January 12 — My friend John is in prison. He got Covid in one lockup, and after days of getting sicker, he was taken to a local hospital, and then a bigger one, farther away. I saved an illicit recording on my phone from him, left from a hospital in Louisiana, when his guard let John use his cellphone. He sounds scared and angry. His family and friends want to know if he’s okay, and where he is. If you’re like me — white, pampered, sheltered from most adversity — John’s situation is disorienting, horrible, and frankly shameful. I didn’t imagine life in prison until my friend was sent there. As he described his experience there, my outrage grew. So I read some of what Ruth Wilson Gilmore has to say. I listened to Angela Davis talk about it. I’m embarrassed to admit I hadn’t bothered to think about it.
Now my wife is quarantining in her friend’s apartment in Brooklyn, after returning from a visit to her mother in Florida. She got Covid tests while there, and will get another before I see her. When I see how Florida politicians and citizens are behaving, I feel outraged, uncomprehending, and superior. I’ve taken the pandemic seriously, so I haven’t seen my daughter, who lives a few miles away in Brooklyn, for months and months, only one time since this started, outside in a park. Her older sister in Chicago was careful but got Covid anyway, along with her boyfriend, and they gave it to his parents. Everybody seems fine now.
When the age guidelines shifted recently, my daughters started sending me and my ex-wife links to government websites so we could both get the vaccine, and after a few tries, I was able last night to make an appointment, for the month after next. For once it’s a plus to be older than 65. Along with the half-price subway. I sent the link to a few friends. I wish them good luck.
This morning, alone in my apartment, too early to call my wife in Brooklyn, noticing my hair is longer than I like, I realized that things are starting to shift, after nearly a year. I could remain lucky, get my shots, and be at the head of the return-to-regular-programming line. I might go to a restaurant, if it hasn’t permanently closed. Perhaps a play, once the theaters reopen, those that can. A year ago I would feel mild skepticism about some Chinese neighbors, routinely wearing protective masks as they went about their New York City business — what were they afraid of? Now I’m afraid of anybody not wearing a mask.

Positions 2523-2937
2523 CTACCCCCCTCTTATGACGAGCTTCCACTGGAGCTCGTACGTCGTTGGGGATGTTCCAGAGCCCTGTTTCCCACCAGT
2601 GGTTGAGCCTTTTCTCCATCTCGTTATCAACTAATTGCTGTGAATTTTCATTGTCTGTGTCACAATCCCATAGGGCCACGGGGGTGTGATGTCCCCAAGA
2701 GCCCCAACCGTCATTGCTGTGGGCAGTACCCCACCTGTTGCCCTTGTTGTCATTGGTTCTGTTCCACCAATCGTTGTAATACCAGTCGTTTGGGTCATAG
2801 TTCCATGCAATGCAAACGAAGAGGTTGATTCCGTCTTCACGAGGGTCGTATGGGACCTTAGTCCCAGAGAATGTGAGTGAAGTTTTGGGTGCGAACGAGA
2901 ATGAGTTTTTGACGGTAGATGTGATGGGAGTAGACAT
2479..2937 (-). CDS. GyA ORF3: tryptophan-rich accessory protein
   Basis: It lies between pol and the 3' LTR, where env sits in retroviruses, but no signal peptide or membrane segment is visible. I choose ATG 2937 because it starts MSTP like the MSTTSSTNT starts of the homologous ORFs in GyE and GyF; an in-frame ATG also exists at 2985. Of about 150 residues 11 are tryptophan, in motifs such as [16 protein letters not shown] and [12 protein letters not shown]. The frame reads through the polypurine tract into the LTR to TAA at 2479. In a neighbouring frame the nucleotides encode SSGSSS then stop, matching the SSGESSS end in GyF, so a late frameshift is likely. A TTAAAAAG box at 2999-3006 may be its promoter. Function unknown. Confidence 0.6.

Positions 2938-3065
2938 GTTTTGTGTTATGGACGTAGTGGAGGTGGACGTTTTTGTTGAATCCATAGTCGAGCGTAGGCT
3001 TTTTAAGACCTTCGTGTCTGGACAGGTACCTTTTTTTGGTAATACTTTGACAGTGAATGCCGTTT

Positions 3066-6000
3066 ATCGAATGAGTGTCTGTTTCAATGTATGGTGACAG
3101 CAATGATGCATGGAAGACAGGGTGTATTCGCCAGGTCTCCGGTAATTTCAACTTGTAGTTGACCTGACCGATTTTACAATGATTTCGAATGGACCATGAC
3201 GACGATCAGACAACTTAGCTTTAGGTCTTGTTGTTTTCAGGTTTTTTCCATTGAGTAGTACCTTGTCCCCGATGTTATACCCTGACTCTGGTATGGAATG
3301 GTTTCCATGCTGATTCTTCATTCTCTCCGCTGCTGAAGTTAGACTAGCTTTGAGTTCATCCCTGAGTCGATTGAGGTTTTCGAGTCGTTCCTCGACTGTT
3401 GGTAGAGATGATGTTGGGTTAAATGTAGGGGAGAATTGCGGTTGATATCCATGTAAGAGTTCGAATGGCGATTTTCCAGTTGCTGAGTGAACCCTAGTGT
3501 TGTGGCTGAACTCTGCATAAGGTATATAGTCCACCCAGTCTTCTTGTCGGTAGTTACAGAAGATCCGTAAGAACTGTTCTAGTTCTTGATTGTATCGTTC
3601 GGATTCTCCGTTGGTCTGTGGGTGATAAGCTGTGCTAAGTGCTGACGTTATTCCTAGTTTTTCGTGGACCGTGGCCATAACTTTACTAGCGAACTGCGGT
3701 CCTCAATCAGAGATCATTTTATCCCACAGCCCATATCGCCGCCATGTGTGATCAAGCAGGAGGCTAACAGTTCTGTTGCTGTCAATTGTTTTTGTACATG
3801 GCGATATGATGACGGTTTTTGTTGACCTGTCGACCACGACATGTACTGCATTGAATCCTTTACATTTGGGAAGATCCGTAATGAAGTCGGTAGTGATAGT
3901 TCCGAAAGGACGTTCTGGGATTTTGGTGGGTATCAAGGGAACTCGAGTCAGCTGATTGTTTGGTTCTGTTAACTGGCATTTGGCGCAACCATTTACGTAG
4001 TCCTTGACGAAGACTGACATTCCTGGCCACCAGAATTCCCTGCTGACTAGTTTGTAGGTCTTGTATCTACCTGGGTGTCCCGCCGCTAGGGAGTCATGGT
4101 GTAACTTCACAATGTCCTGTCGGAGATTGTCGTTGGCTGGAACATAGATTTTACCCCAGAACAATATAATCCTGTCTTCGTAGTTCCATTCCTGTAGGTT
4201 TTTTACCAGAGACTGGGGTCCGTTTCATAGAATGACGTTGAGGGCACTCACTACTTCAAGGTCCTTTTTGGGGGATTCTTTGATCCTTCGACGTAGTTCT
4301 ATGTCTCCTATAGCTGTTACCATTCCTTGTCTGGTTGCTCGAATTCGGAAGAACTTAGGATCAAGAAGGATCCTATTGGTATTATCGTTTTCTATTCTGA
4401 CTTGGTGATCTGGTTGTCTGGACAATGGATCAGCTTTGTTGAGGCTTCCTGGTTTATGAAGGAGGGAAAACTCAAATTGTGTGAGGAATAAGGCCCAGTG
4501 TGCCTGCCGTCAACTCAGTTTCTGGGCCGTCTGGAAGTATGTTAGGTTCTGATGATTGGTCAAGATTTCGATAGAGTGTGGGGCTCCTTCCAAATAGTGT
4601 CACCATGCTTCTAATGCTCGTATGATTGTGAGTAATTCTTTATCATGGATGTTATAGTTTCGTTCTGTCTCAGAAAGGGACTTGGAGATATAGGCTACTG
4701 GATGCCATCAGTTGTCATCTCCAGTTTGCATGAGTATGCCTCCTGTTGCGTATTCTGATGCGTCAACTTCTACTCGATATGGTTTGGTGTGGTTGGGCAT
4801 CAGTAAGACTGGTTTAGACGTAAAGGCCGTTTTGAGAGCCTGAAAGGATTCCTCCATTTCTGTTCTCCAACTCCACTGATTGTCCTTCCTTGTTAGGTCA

Last night a wave of emotion surprised me — was it fear? — as I tried to make a vaccine appointment online. I thought: this might be the beginning of the end of the scary lockdown. But I’ve gotten used to it, now mostly a big inconvenience for me, because I no longer have a job, can pay my bills, and have lots of workarounds, grocery deliveries, gym in the building, Zoom calls with groups of supportive friends. I realized I’m hesitant to rejoin the human race, leave my home confinement, regain a measure of freedom the whole world has been denied for nearly a year. What’s that going to be like? Back on the subway with the conspiracy theorists? Will I hear from John, telling me he’s better now, or from his brother, with bad news?
Between now and my scheduled vaccine shot, thousands more Americans will die from Covid. Hundreds of thousands will get sick, prisoners among them. And old people like me. I’m anticipating more violence and rioting from deluded and angry white people around the country. Perhaps the government will be returned to responsible people who’ll try to solve problems.
It took my friend John going to prison for me to think about prison abolition. It took four years of a sneering racist president to realize how the government protects mostly the powerful. I’ve been in my own cozy isolation ward for a lot longer than a year. And it feels unsafe to imagine coming out of it. I honestly don’t know what I’m going to do. There’s a lot of help needed, and I can identify ways to take action, rather than wait to get back into a revised version of my comfortable life. I’m hoping that sharing this with you will give me the grace to do something useful, and not just talk about it.